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Many of you have responsible positions in high powered jobs. How do you cope with the stress, forgetting the details, tight deadlines, etc? What advice would you give on being success in your work?
Hi @stephenluptak– a few things that are important and work for me are adequate sleep, healthy foods to keep my mind on track, a 20 minute walk in the afternoon before I return from lunch and disconnecting from work at the end of the day. What regimens do you practice?
Hi, @stephenluptak – I also wanted to bring into this conversation a few members who have mentioned hydrocephalus and may have some input on having this condition and dealing with work, like @david33 @user_chdb5e8ac @cynaburst @raychelk22 @lady1lake @techi. @johnbishop may also have some thoughts for you.
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The NIH diagnosed me with acqueduct stenosis at a research study in Bethesda. Patient literature says acqueduct stenosis is a term used in hydrocephalus diagnosis. I also have myasthenia gravis. My meds, the situation with my health really prevents me from being an authoritative credible leader, so I opt for the disability. It is what it is unfortunately, I'd rather be employed and at the office.
Hi, @stephenluptak – I've had a few stressful jobs in my earlier corporate life. Looking back I probably didn't handle it well – 20/20 hindsight type of thing. There are definitely some steps you can take. As Jamie mentioned above, me time is important – good sleep, healthy diet and some quiet time plus some a little exercise. There are some good suggestions that might help on the American Psychological Association website here:
The fact that you are thinking about it is a great start.
Dr Ahlskog said that I have to flunk the mini mental status test to talk to the brain surgeon again, my last score was 38 out of 40. I hope I never flunk it. I have a pharmacist blaming my intermittent mental problems on mestinon, a myasthenia drug. It why medicine is called practicing I think 🙂 have a great day, laugh a little each day is my advice.
One of my favorite stress relievers is to watch a few short videos…lots of them here.
I wrote a social media book, a little fiction, mostly fact. Write a book using wordpress, that's my suggestion
Yeah, that would be nice.
Thank you for bringing me into this conversation. I was diagnosed with hydrocephalus last spring at Mayo in Jacksonville. I was also diagnosed with small cell lung cancer 3a. Since then I have had chemo & radiation and now researching before having whole brain radiation. Full body MRI shows no spread of cancer. Also the small lung tumor has shrunk by half. My last brain MRI showed no brain metastasis, but did show moderate sequela of chronic small vessel ischemic disease. Next week I go back to Mayo for consultation about best plan going forward. My balance & gait are not good. Am hoping for possible options to control the hydrocephalus. My balance & gait are not good.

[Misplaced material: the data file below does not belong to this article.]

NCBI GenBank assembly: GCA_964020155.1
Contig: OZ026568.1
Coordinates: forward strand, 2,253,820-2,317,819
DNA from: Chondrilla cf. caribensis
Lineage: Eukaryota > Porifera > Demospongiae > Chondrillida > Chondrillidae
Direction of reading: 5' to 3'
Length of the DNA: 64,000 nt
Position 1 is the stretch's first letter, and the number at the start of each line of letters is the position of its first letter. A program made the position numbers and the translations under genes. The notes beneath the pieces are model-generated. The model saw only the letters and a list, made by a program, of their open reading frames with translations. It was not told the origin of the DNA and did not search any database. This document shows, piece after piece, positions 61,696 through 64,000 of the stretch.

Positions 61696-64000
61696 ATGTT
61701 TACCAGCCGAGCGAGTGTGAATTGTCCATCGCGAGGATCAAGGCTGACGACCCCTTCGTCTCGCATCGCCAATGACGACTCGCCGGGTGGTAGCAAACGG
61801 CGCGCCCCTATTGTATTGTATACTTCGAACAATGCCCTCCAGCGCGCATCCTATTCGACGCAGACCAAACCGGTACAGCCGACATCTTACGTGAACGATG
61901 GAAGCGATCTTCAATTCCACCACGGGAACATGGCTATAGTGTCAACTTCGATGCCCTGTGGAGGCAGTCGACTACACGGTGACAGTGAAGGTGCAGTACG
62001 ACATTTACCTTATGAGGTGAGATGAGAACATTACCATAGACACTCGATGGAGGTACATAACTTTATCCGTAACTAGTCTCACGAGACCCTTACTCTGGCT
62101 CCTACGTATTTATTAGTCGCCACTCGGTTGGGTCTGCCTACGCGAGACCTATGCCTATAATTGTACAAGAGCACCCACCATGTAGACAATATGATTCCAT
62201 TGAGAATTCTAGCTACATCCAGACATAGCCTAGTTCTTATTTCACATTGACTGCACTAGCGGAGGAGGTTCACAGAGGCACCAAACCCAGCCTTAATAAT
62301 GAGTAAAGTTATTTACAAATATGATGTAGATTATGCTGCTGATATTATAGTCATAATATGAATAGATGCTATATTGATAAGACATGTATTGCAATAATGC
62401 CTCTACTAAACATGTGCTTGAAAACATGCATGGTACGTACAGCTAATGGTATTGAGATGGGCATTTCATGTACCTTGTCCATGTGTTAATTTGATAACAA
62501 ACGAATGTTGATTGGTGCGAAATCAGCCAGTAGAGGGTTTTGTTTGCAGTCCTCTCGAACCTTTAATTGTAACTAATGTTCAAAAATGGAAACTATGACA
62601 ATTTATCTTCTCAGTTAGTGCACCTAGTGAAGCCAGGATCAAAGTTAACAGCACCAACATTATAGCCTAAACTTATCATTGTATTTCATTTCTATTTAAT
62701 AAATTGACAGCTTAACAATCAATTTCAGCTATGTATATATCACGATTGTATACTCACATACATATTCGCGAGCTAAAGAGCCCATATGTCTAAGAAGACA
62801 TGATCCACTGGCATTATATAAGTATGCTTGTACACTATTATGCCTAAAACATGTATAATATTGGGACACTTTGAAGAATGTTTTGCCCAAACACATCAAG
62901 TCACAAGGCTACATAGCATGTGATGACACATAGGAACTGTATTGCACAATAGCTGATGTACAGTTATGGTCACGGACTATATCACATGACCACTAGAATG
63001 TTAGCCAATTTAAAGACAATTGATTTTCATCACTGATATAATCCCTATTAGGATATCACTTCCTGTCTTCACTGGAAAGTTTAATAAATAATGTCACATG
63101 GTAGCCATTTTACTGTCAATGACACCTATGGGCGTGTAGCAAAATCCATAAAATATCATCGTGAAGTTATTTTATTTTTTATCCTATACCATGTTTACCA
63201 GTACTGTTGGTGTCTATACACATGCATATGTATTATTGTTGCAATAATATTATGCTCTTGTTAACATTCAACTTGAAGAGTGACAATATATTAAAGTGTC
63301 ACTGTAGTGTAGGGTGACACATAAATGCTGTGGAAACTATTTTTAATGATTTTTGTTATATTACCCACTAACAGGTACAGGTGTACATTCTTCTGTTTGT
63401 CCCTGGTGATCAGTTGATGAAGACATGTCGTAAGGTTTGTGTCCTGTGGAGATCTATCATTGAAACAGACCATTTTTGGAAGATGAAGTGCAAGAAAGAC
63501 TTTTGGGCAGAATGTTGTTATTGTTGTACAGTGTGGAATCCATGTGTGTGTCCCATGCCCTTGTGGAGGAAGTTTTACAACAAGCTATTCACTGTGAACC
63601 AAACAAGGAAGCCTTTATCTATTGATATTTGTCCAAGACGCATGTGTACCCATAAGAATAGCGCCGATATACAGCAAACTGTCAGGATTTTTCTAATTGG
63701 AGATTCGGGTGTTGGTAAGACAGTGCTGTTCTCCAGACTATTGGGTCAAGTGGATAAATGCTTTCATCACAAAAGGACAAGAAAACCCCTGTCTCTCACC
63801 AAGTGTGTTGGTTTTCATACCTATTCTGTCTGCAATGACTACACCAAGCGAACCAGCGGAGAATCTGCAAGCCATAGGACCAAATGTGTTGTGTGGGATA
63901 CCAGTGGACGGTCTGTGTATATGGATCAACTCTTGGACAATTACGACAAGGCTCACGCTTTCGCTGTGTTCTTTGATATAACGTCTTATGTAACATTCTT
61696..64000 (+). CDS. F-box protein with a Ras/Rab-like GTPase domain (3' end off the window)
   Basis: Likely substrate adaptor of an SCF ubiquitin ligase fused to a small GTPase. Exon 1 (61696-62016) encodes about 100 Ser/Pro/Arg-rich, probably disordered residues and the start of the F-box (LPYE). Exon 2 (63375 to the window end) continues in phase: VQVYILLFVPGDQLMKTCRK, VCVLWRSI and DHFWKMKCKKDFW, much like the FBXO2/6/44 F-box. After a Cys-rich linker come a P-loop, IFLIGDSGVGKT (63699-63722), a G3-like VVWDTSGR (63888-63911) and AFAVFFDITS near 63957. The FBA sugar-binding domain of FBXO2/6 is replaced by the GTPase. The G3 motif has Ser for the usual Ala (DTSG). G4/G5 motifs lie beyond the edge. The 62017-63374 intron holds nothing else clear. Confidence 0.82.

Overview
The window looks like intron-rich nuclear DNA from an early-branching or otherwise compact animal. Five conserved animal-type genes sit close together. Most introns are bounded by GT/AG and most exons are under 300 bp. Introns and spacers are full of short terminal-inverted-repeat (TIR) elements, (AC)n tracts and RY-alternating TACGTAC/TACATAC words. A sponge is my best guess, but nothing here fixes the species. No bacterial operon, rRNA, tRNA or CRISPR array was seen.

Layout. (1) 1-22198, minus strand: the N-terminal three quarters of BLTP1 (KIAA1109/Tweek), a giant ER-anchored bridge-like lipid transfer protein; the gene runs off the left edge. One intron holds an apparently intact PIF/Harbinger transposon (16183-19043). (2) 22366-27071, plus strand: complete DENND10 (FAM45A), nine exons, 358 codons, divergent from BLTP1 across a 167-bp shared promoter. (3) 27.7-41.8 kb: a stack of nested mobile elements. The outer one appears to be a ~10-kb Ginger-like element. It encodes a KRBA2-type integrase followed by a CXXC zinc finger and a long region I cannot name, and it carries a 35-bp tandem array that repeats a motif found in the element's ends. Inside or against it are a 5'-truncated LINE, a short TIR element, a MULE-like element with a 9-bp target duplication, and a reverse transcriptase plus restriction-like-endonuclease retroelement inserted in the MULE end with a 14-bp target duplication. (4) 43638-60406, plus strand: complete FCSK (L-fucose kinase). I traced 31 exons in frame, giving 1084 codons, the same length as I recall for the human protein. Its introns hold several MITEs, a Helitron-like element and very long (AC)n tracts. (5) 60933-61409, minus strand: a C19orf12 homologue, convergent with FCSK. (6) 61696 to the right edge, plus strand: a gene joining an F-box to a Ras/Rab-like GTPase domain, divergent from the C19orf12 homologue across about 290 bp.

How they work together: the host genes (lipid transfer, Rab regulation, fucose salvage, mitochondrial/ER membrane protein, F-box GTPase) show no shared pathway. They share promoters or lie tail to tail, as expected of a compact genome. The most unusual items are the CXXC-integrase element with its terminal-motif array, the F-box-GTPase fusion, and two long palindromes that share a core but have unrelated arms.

Just wanted to let you all know I've moved this discussion to the Brain & Nervous System group.
@stephenluptak – wondering if you could share a bit more about challenges you've faced with having normal pressure hydrocephalus in your career? Have you found any tips or tricks that have helped you along the way?
@lady1lake – you mentioned that in addition to having small cell lung cancer 3a, you have hydrocephalus and are looking for options to control it. Are you working currently? If so, would you share anything anything that has helped you cope at work while dealing with the hydrocephalus?
I am retired, making my daily tasks easy since I can do as much or little as needed for home & garden upkeep. The hydrocephalus makes my legs feel weak, but I find that riding on our stationary bike for a few minutes each day helps with fatigue, balance & gait problems. Do you still work? What do you do for better quality of life?
I have a question for @ladylake , do you have a shunt? The neurologists I speak to do not call it hydrocephalus until you have a shunt they said. NIH called my situation acqueduct stenosis.
I enjoy gardening too, but I dont tolerate heat too well.
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